Wednesday, April 13, 2016

Pre-Roe: Chicago and California

A Typical Criminal Abortion, Chicago, 1909

On April 13, 1909, Stella Kelly, a 28-year-old waitress, died of septicemia at a hospital in Chicago, from an abortion that had been perpetrated around March 5. Louise Actenberg, age 59, sometimes identified as a doctor and sometimes as a midwife, was charged with murder by abortion by a coroner's jury. 

Achtenberg was also implicated in the 1907 abortion death of Dora Swan, the 1909 abortion death of Florence Wright, the 1920 abortion death of Violet McCormick, and the 1924 death of Madelyn Anderson. I can find no record that she was ever incarcerated, which is hardly surprising, given how hospitable Chicago has typically been to the many doctors and midwives who perpetrated abortions in the city.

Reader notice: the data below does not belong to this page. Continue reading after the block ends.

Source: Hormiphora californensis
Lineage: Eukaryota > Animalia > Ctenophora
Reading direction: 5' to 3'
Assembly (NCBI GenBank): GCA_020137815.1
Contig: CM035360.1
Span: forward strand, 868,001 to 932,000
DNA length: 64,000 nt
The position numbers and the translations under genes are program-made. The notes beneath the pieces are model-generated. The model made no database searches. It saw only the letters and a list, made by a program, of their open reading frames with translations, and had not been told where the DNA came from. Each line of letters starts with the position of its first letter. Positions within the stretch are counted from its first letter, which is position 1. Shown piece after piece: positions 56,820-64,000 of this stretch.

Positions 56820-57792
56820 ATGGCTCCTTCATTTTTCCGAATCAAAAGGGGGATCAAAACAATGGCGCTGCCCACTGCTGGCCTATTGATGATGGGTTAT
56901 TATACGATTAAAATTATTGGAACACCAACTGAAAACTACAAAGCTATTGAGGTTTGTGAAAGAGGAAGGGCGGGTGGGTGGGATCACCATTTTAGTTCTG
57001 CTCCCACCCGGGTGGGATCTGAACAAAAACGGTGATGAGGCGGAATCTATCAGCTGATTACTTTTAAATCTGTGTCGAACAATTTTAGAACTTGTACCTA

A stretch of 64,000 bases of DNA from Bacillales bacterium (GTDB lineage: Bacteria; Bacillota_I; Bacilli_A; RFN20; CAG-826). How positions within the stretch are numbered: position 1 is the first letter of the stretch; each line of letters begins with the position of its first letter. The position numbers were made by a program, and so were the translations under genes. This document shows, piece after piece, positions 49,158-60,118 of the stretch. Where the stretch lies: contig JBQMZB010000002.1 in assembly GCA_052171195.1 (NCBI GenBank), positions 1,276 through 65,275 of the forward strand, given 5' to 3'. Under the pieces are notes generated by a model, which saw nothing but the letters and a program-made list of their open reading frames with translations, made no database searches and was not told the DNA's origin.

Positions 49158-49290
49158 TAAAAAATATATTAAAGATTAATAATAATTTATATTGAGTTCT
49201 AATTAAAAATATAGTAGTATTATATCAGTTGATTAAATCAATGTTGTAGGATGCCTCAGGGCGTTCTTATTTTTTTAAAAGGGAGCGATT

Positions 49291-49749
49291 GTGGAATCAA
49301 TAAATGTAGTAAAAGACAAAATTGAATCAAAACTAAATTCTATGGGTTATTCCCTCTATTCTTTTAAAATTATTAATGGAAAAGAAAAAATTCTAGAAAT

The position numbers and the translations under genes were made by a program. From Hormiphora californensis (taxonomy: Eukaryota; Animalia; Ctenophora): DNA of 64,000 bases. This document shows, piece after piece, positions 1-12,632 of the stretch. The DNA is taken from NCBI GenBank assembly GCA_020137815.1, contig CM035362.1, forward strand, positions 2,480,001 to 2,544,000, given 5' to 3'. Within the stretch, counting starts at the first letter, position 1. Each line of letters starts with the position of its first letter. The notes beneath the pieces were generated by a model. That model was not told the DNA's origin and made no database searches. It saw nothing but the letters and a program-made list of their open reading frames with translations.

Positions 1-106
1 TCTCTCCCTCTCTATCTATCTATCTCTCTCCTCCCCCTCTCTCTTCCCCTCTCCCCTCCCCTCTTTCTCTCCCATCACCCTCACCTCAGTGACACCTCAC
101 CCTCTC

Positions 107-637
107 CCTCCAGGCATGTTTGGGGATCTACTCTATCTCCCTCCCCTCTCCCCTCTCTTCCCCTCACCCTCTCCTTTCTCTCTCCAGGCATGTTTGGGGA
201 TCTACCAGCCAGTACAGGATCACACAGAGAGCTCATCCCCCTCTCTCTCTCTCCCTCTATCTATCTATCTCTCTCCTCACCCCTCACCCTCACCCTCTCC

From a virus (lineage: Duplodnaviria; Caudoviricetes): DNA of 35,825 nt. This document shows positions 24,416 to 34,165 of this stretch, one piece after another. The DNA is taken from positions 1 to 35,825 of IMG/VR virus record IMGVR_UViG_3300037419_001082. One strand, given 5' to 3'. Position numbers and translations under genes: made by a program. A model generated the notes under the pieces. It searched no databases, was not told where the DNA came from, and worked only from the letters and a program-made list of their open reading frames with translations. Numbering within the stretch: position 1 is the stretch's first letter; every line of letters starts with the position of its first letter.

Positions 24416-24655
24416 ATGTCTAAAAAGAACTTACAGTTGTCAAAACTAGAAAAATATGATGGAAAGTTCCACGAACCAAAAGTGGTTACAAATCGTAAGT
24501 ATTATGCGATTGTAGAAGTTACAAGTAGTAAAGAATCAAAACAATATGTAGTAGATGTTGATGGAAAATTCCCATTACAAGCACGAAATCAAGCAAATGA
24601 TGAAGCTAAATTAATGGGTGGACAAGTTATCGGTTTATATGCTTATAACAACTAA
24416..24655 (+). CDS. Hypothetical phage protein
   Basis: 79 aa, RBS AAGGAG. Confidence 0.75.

Safe and Legal in California, 1968

Stella Saenz, age 42, had arranged for a legal abortion in the spring of 1968. At that time, California allowed legal abortions, but only in hospitals. On April 11, she was admitted to Los Angeles County General Hospital with sepsis. Doctors administered penicillin. Stella went into anaphylactic shock; neither she nor the doctors had realized that Stella was allergic to penicillin. Doctors tried to treat both the infection and Stella's reaction to the penicillin, to no avail. She died on April 13. The California Department of Public Health classified Stella's death as both a drug reaction death and a legal abortion death.

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